Commentary: Implications, Themes, and Next Steps

By Hall, Gordon C. Nagayama | Journal of College Counseling, Fall 2011 | Go to article overview

Commentary: Implications, Themes, and Next Steps


Hall, Gordon C. Nagayama, Journal of College Counseling


The author presents a commentary on a special issue of the Journal of College Counseling. The articles included in the issue describe the mental health needs and counseling center utilization patterns of the diverse population of college students. The establishment of the Center for Collegiate Mental Health has created the opportunity to study representative groups of diverse students that have previously been difficult to access. The articles in the special issue are focused on studies that offer important clues to mechanisms that will serve as a springboard for future research.

This special issue of the Journal of College Counseling is a landmark series of articles that elucidate the state of mental health in a large and diverse sample of college students. The data in these studies are from the Center for Collegiate Mental Health, a network of researchers and practitioners at approximately 150 counseling centers that have engaged in standardized data collection. Psychological symptoms assessed for all participants included depression, anxiety, eating concerns, alcohol use, hostility, family distress, social anxiety, and academic distress as assessed by the Counseling Center Assessment of Psychological Symptoms (CCAPS). Pilot data collection resulted in a sample of more than 27,000 students seeking counseling and a second sample of more than 18,000 students from the general college population, which allows the determination of the representativeness of the first sample. These large samples include relatively large subsamples of diverse groups of college students, including ethnic and sexual minorities, for whom mental health data are relatively limited.

The McAleavey, Castonguay, and Locke (2011; this issue) study is innovative because the large sample allows separate analyses of specific sexual minority groups, including those self-identified as gay, lesbian, bisexual, questioning, asexual, and queer. A major finding reported in the McAleavey et al. study was that sexual minority students were more likely than heterosexual students to report the use of college counseling center services. This finding is encouraging in that sexual minority students appear to feel as comfortable as heterosexual students in using college counseling center services, if not more so. However, relatively high service utilization also may reflect greater levels of distress among sexual minority students. Indeed, relative to heterosexuals, each sexual minority group reported greater levels of distress on at least one psychological symptom on the CCAPS.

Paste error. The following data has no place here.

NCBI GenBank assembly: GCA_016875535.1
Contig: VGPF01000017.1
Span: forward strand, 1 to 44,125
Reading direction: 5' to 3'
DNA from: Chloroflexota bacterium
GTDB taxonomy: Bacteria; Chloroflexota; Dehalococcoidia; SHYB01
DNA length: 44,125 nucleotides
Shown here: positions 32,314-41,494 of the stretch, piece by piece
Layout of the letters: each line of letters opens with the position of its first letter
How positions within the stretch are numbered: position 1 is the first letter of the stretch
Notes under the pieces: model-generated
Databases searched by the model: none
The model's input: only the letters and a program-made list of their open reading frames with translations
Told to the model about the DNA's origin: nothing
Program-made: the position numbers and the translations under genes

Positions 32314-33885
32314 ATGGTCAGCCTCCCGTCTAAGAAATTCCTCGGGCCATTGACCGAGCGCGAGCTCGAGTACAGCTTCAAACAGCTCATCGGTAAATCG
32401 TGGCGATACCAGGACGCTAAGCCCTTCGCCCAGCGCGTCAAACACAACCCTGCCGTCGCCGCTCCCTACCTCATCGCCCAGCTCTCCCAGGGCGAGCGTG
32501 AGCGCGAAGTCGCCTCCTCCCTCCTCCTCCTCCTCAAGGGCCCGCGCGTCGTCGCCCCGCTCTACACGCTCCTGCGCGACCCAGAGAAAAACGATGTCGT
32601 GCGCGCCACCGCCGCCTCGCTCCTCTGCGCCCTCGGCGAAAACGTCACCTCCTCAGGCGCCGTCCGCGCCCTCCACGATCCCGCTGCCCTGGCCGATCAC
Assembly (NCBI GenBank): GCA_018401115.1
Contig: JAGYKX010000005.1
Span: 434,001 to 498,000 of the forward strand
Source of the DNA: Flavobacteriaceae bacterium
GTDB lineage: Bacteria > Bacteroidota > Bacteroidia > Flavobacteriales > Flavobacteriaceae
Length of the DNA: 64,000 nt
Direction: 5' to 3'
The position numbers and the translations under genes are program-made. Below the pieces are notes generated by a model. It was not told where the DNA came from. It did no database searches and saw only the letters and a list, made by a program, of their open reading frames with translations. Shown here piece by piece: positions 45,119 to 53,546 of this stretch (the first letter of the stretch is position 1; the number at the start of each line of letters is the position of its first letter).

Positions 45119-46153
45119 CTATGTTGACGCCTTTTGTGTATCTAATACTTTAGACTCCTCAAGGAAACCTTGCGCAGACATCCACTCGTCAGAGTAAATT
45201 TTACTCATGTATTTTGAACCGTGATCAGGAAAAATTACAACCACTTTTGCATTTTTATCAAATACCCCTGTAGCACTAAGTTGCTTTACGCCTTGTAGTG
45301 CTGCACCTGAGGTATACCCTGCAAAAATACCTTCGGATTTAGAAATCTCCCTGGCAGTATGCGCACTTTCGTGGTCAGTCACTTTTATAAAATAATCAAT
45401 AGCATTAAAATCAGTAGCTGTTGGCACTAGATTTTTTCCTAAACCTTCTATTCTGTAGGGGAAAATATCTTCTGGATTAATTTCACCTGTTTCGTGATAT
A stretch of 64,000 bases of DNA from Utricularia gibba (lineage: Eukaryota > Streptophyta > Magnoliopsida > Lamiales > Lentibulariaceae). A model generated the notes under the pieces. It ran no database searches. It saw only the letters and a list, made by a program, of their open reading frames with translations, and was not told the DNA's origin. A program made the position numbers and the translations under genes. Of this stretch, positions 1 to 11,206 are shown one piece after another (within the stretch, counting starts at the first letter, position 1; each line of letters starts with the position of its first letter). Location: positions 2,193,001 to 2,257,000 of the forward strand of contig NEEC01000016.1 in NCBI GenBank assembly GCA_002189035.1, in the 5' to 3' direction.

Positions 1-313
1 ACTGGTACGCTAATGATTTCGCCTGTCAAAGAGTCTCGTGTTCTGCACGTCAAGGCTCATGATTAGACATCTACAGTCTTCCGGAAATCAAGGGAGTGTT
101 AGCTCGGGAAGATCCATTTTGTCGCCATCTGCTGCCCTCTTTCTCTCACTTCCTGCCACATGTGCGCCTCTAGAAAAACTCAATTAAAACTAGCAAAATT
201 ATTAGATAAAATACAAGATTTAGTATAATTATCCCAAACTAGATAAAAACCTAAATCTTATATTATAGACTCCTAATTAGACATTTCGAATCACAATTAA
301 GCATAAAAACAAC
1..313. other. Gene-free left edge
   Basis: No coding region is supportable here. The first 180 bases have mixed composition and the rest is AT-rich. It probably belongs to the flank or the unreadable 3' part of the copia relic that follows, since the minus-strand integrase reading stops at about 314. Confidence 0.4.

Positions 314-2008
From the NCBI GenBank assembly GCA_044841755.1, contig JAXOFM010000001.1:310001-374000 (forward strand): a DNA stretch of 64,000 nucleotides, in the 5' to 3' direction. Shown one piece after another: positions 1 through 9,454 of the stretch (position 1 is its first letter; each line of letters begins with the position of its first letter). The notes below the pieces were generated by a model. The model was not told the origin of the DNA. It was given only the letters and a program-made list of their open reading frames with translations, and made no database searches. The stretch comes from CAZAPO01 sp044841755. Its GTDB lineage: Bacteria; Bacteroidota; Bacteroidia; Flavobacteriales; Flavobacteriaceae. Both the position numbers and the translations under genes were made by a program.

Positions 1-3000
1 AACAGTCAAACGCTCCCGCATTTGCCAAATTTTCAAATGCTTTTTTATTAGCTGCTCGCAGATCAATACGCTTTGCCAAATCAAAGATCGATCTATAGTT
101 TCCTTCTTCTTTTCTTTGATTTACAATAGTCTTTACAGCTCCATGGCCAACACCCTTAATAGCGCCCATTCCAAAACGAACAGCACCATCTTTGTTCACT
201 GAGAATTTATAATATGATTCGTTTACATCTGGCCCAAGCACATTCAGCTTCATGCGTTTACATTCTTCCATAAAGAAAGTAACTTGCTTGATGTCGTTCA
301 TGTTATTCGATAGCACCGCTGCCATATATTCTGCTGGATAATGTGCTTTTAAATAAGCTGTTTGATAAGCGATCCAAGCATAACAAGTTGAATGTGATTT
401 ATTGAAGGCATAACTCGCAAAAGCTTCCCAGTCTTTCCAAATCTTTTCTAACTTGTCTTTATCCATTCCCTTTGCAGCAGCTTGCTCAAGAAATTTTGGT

Another important finding in the McAleavey et al. (2011) study is that sexual minority groups had significantly greater levels of family distress than did heterosexuals. As McAleavey et al. noted, lack of family support was associated with increased psychological symptoms among persons with alternative sexual orientations. How are family issues optimally addressed in counseling? Although these issues might be directly addressed in counseling centers via family therapy, interventions beyond the context of counseling centers, including education and support from organizations such as Parents, Family, and Friends of Lesbians and Gays, may be needed to facilitate parental acceptance of sexual minority children (Goldfried, 2001). Moreover, religious and cultural traditions in some communities may create particularly challenging barriers to parental or family acceptance of a sexual minority child. If family support of a sexual minority student is not possible, it may be important to help the student identify other sources of enduring social support, such as organizations for gay, lesbian, bisexual, transgender, and queer (GLBTQ) individuals or organizations that are GLBTQ friendly.

McAleavey et al. (2011) also found that lesbians had lower levels of eating concerns than did heterosexuals. This finding also was echoed by Nelson, Locke, and Castonguay (2011; this issue), whose findings are discussed in more detail later in this article. …

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